Zoroastrianism eschatology is the oldest eschatology in recorded history. By 500 BC, Zoroastrians had fully developed a concept of the end of the world through a divine devouring in fire.
According to Zoroastrian philosophy, redacted in the Zand-i Vohuman Yasht, "at the end of thy tenth hundredth winter...the sun is more unseen and more spotted; the year, month, and day are shorter; and the earth is more barren; and the crop will not yield the seed; and men ... become more deceitful and more given to vile practices. They have no gratitude."
"Honorable wealth will all proceed to those of perverted faith...and a dark cloud makes the whole sky night..and it will rain more noxious creatures than winter."
Saoshyant, the Man of Peace, battles the forces of evil. A resurrection will then occur, and the righteous will live in peace for eternity while evil will be condemned to an eternal existence within molten metal. The righteous will, "wade through the metal as if warm milk," while the evil are scolded.
At the end of the Battle between the righteous and wicked, a Final Judgement of all souls will commence. Sinners will be punished 3 days, but are then forgiven. The world will reach perfection as poverty, old age, disease, thirst, hunger and death are halted. Zoroastrian concepts parallel greatly with those of Jewish, Christian, and Islamic eschatological beliefs as most derive from each other or Zoroastrianism.
Apocalypse technically refers to the unveiling of God, in his guise as the Messiah, and not to all of the destruction of the world which will accompany God's Revelation of Himself to Humankind. An Apocalypse in the terminology of early Jewish and Christian literature, is a revelation of hidden things given by God to a chosen prophet; this term is more often used to describe the written account of such a revelation. Apocalyptic literature is of considerable importance in the history of the Judeo-Christian-Islamic-Rastafarian tradition, as beliefs such as the resurrection of the dead, judgment day, heaven and hell are all made explicit in it. Apocalyptic beliefs predate Christianity, appear in other religions, and have merged into contemporary secular society, especially through popular culture. Apocalypse-like beliefs also occur in other religious systems; an example is the Hindu concept of pralay.
Apocalypticism is a worldview based on the idea that important matters are hidden from view and they will soon be revealed in a major confrontation of earth-shaking magnitude that will change the course of history. It can appear as a tendency, outlook, perceptual frame, or rhetorical style; and can lead people toward passivity while awaiting the inevitable end, or active preparation in anticipation of a momentous event. Apocalypticism can be tied to religious or secular views, and the expected outcome can be seen as positive, negative, or ambiguous.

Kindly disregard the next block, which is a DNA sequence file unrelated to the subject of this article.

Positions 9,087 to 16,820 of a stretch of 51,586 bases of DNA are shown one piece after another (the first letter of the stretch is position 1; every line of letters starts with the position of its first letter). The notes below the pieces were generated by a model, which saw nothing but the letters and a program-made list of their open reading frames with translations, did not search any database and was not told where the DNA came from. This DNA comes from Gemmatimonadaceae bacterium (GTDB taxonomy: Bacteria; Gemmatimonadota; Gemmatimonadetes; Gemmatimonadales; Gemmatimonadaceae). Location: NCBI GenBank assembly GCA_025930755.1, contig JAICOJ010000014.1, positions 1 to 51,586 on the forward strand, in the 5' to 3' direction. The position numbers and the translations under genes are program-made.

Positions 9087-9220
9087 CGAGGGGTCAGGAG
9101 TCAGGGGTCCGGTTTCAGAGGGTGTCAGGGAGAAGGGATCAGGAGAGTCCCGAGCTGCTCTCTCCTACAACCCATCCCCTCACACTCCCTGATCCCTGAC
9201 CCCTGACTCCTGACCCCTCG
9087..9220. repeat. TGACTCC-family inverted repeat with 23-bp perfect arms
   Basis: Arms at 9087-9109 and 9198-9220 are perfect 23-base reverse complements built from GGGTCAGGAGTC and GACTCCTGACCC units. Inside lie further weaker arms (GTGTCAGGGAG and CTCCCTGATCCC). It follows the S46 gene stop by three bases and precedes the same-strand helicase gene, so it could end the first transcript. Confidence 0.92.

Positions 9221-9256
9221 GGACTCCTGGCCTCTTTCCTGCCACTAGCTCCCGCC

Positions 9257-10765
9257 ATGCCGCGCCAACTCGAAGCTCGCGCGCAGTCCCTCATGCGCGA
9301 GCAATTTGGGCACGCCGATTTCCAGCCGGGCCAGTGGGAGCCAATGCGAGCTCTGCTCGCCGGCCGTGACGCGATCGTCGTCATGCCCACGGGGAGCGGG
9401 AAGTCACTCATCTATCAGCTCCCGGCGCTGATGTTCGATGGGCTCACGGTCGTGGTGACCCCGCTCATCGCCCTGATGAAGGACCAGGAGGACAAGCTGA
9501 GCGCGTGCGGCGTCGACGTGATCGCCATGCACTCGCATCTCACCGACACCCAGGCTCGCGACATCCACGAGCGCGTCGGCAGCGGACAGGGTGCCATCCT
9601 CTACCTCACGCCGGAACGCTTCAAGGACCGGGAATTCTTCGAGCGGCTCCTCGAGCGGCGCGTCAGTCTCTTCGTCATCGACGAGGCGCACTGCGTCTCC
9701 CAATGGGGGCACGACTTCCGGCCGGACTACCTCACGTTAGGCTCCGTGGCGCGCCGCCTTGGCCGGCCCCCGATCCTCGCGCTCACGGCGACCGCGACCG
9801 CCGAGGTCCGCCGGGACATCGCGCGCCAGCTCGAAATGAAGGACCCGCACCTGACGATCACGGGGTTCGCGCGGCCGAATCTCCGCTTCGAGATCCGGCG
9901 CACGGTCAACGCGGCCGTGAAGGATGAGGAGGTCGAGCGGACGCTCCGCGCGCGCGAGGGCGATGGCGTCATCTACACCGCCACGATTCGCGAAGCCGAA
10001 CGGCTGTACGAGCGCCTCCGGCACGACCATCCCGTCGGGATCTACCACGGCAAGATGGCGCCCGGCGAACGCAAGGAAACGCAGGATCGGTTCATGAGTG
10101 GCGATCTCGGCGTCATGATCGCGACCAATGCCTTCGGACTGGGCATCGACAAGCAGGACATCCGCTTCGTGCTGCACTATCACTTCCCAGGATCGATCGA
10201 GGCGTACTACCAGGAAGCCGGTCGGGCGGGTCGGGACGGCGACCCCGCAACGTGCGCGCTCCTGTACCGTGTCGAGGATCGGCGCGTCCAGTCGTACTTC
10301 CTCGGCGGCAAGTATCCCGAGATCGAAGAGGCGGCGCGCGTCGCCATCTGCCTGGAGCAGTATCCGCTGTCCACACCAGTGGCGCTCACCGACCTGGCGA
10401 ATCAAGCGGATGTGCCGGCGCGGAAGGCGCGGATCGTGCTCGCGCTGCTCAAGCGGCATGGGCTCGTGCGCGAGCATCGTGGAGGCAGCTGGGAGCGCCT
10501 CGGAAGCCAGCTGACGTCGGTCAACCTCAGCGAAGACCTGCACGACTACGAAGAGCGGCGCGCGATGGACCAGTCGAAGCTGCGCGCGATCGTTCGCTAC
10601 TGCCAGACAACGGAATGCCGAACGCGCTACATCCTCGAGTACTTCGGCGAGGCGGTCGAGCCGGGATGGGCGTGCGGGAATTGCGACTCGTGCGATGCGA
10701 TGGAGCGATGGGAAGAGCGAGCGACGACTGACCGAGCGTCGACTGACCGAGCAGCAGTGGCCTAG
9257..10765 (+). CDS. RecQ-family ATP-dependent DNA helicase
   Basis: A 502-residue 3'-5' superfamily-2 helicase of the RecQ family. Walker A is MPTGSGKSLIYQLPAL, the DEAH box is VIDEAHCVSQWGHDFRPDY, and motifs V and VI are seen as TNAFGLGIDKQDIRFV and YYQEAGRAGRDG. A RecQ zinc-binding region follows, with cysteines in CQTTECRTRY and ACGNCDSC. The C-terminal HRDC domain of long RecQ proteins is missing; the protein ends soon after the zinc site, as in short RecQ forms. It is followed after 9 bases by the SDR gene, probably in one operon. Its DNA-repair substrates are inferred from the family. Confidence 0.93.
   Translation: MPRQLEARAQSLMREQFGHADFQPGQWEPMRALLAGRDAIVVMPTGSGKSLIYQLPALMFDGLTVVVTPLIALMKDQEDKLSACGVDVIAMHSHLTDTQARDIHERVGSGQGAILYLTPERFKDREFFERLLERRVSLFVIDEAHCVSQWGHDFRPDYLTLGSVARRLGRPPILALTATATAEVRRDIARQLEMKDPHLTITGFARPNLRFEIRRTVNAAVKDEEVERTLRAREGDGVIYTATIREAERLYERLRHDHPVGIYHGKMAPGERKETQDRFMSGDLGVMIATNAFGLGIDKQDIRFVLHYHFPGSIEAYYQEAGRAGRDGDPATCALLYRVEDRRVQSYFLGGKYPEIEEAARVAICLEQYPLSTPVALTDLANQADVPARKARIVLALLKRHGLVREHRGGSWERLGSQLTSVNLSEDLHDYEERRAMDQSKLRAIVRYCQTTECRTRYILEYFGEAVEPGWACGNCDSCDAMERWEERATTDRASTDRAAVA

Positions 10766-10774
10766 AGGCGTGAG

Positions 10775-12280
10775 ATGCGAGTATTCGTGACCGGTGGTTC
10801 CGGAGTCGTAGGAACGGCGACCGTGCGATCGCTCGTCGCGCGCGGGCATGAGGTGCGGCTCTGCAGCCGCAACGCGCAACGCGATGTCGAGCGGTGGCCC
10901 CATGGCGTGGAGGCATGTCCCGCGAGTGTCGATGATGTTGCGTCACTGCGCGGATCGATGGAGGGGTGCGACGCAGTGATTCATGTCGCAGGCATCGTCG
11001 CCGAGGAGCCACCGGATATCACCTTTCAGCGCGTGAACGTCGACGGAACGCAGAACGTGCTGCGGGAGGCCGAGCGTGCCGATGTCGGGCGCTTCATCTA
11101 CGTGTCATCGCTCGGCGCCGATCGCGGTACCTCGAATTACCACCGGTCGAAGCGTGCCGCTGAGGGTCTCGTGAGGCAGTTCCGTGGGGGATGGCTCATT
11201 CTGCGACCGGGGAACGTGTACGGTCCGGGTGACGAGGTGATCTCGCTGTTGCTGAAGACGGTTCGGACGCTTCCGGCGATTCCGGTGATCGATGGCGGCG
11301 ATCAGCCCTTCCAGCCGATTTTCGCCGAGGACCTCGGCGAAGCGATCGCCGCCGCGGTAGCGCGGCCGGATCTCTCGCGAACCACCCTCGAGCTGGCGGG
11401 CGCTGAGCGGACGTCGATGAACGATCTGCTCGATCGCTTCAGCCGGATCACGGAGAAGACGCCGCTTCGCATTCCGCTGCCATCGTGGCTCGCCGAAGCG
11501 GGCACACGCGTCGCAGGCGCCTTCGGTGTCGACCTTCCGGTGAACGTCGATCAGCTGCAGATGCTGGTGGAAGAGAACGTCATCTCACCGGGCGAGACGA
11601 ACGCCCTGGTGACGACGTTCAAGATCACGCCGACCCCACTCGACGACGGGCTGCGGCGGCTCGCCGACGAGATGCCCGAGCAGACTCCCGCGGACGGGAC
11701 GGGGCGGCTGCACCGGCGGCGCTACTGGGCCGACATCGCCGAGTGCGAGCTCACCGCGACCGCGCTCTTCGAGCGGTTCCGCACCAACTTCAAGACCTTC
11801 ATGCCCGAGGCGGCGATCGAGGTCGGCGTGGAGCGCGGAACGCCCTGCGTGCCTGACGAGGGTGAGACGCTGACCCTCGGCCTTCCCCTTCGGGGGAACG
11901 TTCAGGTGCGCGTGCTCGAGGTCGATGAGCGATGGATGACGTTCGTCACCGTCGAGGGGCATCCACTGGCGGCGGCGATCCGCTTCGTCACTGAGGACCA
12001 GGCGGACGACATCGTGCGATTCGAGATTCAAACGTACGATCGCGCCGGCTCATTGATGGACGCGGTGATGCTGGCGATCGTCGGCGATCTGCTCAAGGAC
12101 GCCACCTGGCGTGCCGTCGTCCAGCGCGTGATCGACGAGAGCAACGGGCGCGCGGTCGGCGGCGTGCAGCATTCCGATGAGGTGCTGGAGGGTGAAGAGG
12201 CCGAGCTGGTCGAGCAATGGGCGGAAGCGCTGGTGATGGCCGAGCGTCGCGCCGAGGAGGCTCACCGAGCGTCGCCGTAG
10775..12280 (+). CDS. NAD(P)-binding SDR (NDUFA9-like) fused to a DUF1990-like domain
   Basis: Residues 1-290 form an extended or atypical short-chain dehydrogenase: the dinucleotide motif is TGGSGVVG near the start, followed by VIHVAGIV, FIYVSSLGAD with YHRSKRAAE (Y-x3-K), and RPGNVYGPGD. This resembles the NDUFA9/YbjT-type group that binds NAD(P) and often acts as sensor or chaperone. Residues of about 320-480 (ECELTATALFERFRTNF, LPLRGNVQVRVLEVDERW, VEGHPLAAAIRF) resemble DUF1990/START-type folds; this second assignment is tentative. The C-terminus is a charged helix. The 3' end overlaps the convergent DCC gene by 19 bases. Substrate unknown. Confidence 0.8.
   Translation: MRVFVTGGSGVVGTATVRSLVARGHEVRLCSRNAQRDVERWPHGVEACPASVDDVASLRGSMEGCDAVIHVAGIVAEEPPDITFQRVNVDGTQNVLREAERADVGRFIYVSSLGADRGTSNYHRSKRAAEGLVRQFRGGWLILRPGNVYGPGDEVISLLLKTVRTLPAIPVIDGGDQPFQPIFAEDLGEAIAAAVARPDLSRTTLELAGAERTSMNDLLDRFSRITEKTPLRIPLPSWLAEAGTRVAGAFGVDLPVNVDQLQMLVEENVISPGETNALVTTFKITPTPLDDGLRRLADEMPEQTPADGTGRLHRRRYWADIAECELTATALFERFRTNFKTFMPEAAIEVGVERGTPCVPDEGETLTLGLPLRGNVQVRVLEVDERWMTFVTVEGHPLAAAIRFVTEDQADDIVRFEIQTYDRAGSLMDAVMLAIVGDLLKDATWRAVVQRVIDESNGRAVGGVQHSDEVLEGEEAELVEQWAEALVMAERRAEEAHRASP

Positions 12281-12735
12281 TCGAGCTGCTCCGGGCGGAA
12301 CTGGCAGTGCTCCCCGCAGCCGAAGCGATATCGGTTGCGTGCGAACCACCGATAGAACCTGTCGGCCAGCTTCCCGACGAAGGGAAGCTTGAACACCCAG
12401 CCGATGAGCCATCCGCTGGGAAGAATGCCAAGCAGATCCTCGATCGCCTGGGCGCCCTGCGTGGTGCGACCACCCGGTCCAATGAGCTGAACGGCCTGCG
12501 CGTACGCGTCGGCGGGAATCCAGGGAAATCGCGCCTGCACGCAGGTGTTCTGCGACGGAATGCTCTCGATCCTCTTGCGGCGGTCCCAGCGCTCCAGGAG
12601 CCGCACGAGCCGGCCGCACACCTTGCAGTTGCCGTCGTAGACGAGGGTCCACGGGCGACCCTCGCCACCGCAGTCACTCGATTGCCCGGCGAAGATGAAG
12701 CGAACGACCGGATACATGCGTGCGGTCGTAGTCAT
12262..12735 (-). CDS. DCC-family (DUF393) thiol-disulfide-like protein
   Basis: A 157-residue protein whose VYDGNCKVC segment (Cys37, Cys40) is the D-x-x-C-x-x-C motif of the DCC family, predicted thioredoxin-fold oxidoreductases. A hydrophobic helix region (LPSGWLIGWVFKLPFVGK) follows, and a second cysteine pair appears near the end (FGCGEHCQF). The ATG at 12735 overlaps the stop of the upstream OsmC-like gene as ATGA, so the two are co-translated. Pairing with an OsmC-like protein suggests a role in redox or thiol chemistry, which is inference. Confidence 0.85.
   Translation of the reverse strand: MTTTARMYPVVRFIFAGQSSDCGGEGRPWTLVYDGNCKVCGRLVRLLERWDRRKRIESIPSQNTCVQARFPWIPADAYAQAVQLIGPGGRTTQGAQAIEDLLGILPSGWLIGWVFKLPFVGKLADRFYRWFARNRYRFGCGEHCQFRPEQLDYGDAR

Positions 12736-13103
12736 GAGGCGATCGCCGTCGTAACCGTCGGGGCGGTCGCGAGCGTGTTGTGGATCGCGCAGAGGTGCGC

Armageddon refers, generally, to end times or Earth ending catastrophes in various religions and cultures. "Armageddon" also refers to any great loss of life in battle, etc. or massive use of nuclear weapons. The word armageddon is derived from Mount (Har in Hebrew) Megiddo, the site of the Battle of Megiddo and other battles. The only mention of the word "Armageddon" in the Bible was in Revelation 16:16.
End Times are, in one version of Judeo-Christian eschatology and in Islam, a time of tribulation that will precede the Second Coming of the Messiah. Specifically, what is usually referred to as the 'end times' revolves around a cluster of beliefs in Christian or Rastafarian millennialism. These beliefs typically include the ideas that the biblical apocalypse is imminent and that various signs in current events are omens of Armageddon. These beliefs have been widely held in one form, by the Adventist movement (Millerites), by Jehovah's Witnesses, and in another form by dispensational premillennialists.
Millennialism (or chiliasm), from millennium, which literally means "thousand years", is primarily a belief expressed in some Christian denominations, and literature, that there will be a Golden Age or Paradise on Earth where "Christ will reign" prior to the final judgment and future eternal state, primarily derived from the book of Revelation 20:1-6.